Obituary - John T. Hughes, 1922-2021
Lobster culturist John Thomas Hughes, a man of many talents, died peacefully on November 28, 2021, at the age of 99, four months shy of his 100th birthday. He was the former Director of the Massachusetts Lobster Hatchery and Research Station, a pioneer in lobster research, author of many research publications and recipient of many awards.
White a student at UMass, he wrote his senior thesis on the American lobster. In 1950, he was asked to oversee the building and operation of the first Massachusetts Lobster Hatchery and Research Station on Martha’s Vineyard island, holding various positions as a marine biologist and eventually becoming Director in 1975. He served in that role until he retired in 1984.
By 1951, Hughes began lobster rearing experiments, gradually improving on techniques previously tried by others and studying the life cycle of this species. He was the first to successfully breed the American lobster in captivity with the goal of restocking the populations in New England waters. To that end, he worked tirelessly to selectively breed lobsters of a solid blue color as a phenotypic marker to track the restocking effort.
His annual production and release of lobster larvae and associated life history studies contributed to the knowledge of this species which also significantly benefited other researchers working on not only lobster biological but also human biological theses. Research specimens generated by the facility were sought after by the scientific community, and the facility served as a base for many visiting researchers. He retired from DMF in 1984.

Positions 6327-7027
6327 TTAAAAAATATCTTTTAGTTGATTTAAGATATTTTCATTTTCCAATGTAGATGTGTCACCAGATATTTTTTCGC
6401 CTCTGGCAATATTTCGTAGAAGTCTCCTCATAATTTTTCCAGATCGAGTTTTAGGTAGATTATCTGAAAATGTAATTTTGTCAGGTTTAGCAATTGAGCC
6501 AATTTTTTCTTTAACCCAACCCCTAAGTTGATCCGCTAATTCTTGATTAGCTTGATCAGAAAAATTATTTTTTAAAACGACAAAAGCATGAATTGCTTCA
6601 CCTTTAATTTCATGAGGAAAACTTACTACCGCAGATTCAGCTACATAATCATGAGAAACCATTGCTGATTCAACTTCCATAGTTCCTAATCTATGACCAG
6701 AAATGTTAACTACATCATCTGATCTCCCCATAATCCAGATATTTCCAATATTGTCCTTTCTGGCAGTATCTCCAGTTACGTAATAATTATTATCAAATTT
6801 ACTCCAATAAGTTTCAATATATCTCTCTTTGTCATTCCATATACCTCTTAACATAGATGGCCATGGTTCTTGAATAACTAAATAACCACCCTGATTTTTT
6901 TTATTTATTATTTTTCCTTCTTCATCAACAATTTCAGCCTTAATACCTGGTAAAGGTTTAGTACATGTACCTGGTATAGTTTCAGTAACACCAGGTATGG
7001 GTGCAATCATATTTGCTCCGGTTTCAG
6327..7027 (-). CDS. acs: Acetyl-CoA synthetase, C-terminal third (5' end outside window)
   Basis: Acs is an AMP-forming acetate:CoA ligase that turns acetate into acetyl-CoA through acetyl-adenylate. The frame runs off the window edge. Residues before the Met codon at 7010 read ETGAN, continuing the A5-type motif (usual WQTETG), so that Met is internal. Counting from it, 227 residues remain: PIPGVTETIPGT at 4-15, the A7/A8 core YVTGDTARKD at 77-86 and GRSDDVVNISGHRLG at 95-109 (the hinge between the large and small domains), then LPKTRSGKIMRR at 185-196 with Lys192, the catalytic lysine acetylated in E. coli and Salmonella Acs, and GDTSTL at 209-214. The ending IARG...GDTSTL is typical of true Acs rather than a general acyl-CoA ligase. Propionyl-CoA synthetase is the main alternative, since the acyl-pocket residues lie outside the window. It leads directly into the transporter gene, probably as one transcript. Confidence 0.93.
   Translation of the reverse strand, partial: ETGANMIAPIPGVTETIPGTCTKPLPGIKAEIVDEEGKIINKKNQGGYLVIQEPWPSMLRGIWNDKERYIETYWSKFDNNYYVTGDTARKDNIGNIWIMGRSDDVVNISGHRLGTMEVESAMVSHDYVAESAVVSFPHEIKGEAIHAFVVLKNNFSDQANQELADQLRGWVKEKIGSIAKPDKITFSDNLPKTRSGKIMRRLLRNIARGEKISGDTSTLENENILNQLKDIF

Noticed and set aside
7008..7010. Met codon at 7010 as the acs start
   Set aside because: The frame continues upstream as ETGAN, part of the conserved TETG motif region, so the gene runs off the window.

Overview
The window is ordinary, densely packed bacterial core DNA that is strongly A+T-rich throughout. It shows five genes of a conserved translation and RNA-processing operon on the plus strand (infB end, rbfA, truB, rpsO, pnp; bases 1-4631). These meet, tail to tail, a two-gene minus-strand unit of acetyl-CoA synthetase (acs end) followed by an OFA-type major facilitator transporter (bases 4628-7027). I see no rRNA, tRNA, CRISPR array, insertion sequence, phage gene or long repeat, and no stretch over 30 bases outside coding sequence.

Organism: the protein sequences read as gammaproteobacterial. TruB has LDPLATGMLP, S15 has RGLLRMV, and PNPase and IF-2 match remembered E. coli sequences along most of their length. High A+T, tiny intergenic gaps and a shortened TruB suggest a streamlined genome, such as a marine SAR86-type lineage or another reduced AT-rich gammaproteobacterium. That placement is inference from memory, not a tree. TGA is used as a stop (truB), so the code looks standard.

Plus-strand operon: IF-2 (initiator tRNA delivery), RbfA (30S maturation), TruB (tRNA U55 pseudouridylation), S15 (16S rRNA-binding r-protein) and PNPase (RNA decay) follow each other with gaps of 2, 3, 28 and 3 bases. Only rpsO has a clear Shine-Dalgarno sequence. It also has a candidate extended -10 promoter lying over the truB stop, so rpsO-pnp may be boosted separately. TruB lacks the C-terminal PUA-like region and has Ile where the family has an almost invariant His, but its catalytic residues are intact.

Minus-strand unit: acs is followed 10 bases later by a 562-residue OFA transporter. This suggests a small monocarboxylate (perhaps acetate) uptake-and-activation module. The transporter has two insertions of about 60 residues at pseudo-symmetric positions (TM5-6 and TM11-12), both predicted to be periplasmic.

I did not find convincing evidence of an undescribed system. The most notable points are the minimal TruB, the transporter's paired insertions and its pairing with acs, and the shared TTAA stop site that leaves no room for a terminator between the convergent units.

During his accomplished career, he received many awards, recognitions and citations for his contributions to aquaculture. In 1973 he was recognized by the Commonwealth of Massachusetts for his pioneering work on lobsters. The same year the Mass. State Scientists Assoc. named him State Scientist of the year. In 1980, he was named an Honorary Life Member by WAS. In 1984, the Mass. Lobstermen’s Assoc. recognized his contribution to the lobster fishery. At the ripe age of 90, he was honored by the renaming of the Commonwealth of Massachusetts Lobster Research Station to the John T. Hughes Research Station.
His peers praised him for his innovative and practical spirit, mentoring of younger scientists and willingness to share information. His work brought him to aquaculture conferences around the world, traveling to more than 20 different countries to consult with governments and agencies on his seawater tanks and cultivation techniques.
He explored the deeps in the Alvin, the submersible which found the Titanic. He consulted with Jacques Cousteau and his son, Phillipe Cousteau. He was hosted in Tahiti by Marlon Brando, who wanted to bring aquaculture to the Tahitian people. He was even consulted by Julia Child when she was looking for guidance on the most humane way to cook a lobster